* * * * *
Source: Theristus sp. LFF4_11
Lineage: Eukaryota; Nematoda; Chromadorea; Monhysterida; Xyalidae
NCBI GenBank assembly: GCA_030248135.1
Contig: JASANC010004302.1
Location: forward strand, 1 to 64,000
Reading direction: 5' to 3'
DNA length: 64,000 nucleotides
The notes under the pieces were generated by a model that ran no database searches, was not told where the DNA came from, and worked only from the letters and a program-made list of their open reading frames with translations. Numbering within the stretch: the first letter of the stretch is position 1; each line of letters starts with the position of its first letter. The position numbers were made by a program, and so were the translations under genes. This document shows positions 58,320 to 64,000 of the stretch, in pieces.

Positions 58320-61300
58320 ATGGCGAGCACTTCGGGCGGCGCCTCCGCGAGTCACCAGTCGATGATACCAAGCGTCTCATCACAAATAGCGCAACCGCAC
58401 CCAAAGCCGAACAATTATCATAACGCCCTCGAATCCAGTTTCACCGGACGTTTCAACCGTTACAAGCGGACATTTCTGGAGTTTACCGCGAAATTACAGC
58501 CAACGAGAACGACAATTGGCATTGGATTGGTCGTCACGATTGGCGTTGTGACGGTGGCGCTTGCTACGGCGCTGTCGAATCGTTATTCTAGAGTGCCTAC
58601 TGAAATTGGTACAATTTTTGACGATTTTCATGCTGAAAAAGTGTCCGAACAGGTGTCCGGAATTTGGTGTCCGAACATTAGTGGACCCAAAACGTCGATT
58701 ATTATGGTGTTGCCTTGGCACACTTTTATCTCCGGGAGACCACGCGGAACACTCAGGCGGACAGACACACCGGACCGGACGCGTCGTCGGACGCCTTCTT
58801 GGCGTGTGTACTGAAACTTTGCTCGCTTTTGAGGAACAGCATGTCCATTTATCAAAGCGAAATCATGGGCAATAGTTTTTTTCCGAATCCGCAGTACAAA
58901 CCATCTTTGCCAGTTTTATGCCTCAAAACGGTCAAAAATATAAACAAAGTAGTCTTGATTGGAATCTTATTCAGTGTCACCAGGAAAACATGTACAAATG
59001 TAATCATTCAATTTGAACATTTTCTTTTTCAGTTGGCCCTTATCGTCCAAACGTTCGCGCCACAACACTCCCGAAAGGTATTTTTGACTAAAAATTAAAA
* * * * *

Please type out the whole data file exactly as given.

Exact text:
Source: Theristus sp. LFF4_11
Lineage: Eukaryota; Nematoda; Chromadorea; Monhysterida; Xyalidae
NCBI GenBank assembly: GCA_030248135.1
Contig: JASANC010004302.1
Location: forward strand, 1 to 64,000
Reading direction: 5' to 3'
DNA length: 64,000 nucleotides
The notes under the pieces were generated by a model that ran no database searches, was not told where the DNA came from, and worked only from the letters and a program-made list of their open reading frames with translations. Numbering within the stretch: the first letter of the stretch is position 1; each line of letters starts with the position of its first letter. The position numbers were made by a program, and so were the translations under genes. This document shows positions 58,320 to 64,000 of the stretch, in pieces.

Positions 58320-61300
58320 ATGGCGAGCACTTCGGGCGGCGCCTCCGCGAGTCACCAGTCGATGATACCAAGCGTCTCATCACAAATAGCGCAACCGCAC
58401 CCAAAGCCGAACAATTATCATAACGCCCTCGAATCCAGTTTCACCGGACGTTTCAACCGTTACAAGCGGACATTTCTGGAGTTTACCGCGAAATTACAGC
58501 CAACGAGAACGACAATTGGCATTGGATTGGTCGTCACGATTGGCGTTGTGACGGTGGCGCTTGCTACGGCGCTGTCGAATCGTTATTCTAGAGTGCCTAC
58601 TGAAATTGGTACAATTTTTGACGATTTTCATGCTGAAAAAGTGTCCGAACAGGTGTCCGGAATTTGGTGTCCGAACATTAGTGGACCCAAAACGTCGATT
58701 ATTATGGTGTTGCCTTGGCACACTTTTATCTCCGGGAGACCACGCGGAACACTCAGGCGGACAGACACACCGGACCGGACGCGTCGTCGGACGCCTTCTT
58801 GGCGTGTGTACTGAAACTTTGCTCGCTTTTGAGGAACAGCATGTCCATTTATCAAAGCGAAATCATGGGCAATAGTTTTTTTCCGAATCCGCAGTACAAA
58901 CCATCTTTGCCAGTTTTATGCCTCAAAACGGTCAAAAATATAAACAAAGTAGTCTTGATTGGAATCTTATTCAGTGTCACCAGGAAAACATGTACAAATG
59001 TAATCATTCAATTTGAACATTTTCTTTTTCAGTTGGCCCTTATCGTCCAAACGTTCGCGCCACAACACTCCCGAAAGGTATTTTTGACTAAAAATTAAAA